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Septimania: A Novel Hardcover – April 5, 2016
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“There is a hint of Harry Potter about the start of Jonathan Levi's immensely ambitious Septimania. Septimania has the format of a novel, but it has roots in the folk-tales of The Arabian Nights. It reaches out to epic, in the form of Dante’s Divine Comedy, and to Wordsworth’s Newton, “voyaging through strange seas of thought, alone.” It takes in the sad modern world of refugees and terrorism, plots and code-breakers. And it’s a love story, too. More than one reading will be needed to digest Mr. Levi’s comprehensive, many-branching vision. It adds new dimensions to the idea of the novel.”
- The Wall Street Journal
- Álvaro Enrigue, The New York Times Book Review, “By the Book”
“Levi creates an energetically brilliant, genre-defying masterpiece filled with lavish descriptions, mysteries intertwined with history and legend, and a large cast of memorable, offbeat characters. [B]e prepared to stay up late savoring every word. Although it’s a literary dream of a book, it’s also a storyteller’s work of magic, and a fantastically suspenseful adventure, along the lines of Arturo Pérez Reverte’s The Flanders Panel (1994) and Iain Pears’ The Dream of Scipio (2002), told with the aplomb and smart humor of Michael Chabon and Jonathan Franzen.”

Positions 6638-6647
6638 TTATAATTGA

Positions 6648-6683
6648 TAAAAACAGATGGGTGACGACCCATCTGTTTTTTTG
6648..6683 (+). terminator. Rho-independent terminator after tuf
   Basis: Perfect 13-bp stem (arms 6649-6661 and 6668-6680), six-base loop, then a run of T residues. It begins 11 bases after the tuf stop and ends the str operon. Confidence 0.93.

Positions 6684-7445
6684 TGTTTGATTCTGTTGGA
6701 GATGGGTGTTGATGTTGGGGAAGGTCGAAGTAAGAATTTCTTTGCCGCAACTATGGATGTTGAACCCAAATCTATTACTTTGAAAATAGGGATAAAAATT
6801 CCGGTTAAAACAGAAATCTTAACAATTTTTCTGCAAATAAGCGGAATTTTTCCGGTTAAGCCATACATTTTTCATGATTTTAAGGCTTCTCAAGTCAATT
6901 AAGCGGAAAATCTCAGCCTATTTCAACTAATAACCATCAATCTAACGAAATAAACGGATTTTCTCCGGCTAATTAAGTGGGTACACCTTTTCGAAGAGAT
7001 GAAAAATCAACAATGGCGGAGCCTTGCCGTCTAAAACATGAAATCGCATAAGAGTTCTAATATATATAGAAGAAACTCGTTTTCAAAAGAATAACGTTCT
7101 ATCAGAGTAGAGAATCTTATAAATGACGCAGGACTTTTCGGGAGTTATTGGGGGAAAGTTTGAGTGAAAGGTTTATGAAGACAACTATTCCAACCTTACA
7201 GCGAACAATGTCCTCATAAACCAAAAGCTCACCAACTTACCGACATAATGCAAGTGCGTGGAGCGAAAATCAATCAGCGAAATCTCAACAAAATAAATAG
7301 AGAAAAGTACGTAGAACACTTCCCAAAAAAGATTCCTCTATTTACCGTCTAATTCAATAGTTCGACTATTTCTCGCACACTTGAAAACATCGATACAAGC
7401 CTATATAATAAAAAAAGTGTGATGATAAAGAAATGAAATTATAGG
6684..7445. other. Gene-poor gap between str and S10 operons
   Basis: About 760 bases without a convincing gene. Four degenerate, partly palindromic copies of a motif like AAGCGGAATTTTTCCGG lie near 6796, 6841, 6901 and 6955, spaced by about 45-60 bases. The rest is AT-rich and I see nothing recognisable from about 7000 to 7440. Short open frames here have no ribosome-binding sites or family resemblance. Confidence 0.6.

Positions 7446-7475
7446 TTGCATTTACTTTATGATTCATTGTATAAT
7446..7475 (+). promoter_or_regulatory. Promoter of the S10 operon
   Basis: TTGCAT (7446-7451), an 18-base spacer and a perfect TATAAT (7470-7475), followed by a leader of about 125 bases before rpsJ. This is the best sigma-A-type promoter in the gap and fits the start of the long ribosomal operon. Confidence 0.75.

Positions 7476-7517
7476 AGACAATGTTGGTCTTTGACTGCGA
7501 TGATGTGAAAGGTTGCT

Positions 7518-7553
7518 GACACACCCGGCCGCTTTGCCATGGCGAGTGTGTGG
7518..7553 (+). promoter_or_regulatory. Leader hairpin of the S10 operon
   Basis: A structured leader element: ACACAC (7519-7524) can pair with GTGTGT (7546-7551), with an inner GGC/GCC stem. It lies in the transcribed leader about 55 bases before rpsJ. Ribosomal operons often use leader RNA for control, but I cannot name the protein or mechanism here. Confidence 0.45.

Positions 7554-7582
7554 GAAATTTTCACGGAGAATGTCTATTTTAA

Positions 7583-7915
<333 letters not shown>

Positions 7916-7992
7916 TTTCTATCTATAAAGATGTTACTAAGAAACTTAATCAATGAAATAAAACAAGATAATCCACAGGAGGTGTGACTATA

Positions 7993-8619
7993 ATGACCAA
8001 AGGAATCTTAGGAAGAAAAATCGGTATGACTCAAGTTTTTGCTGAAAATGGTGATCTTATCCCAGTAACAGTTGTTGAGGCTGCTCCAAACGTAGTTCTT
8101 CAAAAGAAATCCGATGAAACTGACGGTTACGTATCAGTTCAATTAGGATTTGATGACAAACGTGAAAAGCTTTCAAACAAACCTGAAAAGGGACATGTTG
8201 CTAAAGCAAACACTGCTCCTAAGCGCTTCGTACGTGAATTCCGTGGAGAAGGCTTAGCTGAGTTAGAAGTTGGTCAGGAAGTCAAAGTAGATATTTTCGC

- Booklist (starred review)
“[L]aced with philosophy and wit. A thoroughly intellectual postmodern fable, wise yet melancholy, meant to be read slowly and savored.”
“Highly intelligent, insanely ambitious, and restlessly imaginative, Levi’s novel is also so recondite that any attempt to accurately describe its plot risks sounding like madness...Levi’s vast creation pays off once you give in to its unique fusion of history, music, and the origin of belief in invisible things.”
- Publishers Weekly
“Intellectually fascinating and emotionally powerful, the tale that follows is a poignant meditation on youth, love, myth, history, and quantum theory.”
- Chicago Review of Books
“Reading Jonathan Levi’s new novel Septimania is like dancing on a moving stage; it’s exhilarating, even as you worry that your feet might fly out from under you.”
- The Seattle Times
“Septimania is a masterpiece: a rule-bending, category-smashing, delightful work of brilliance that combines history and longing and religion and timelessness with good old-fashioned story-telling.”
- Bill Buford, author of Heat and Among the Thugs
“Jonathan Levi’s novel Septimania is both a compelling, fun mystery and a philosophical love story. In these pages, the musical prose combined with profound, complex ideas is masterful.”
- Jennifer Clement, author of Prayers for the Stolen and The Widow Basquiat
“A richly imagined, complex tapestry of gleaming threads woven through the centuries to converge in a glorious epiphany. This is realism as magical as the best of García Márquez.”
- Homerjo Aridjis, author of 1492: The Life and Times of Juan Cabezon of Castile
About the Author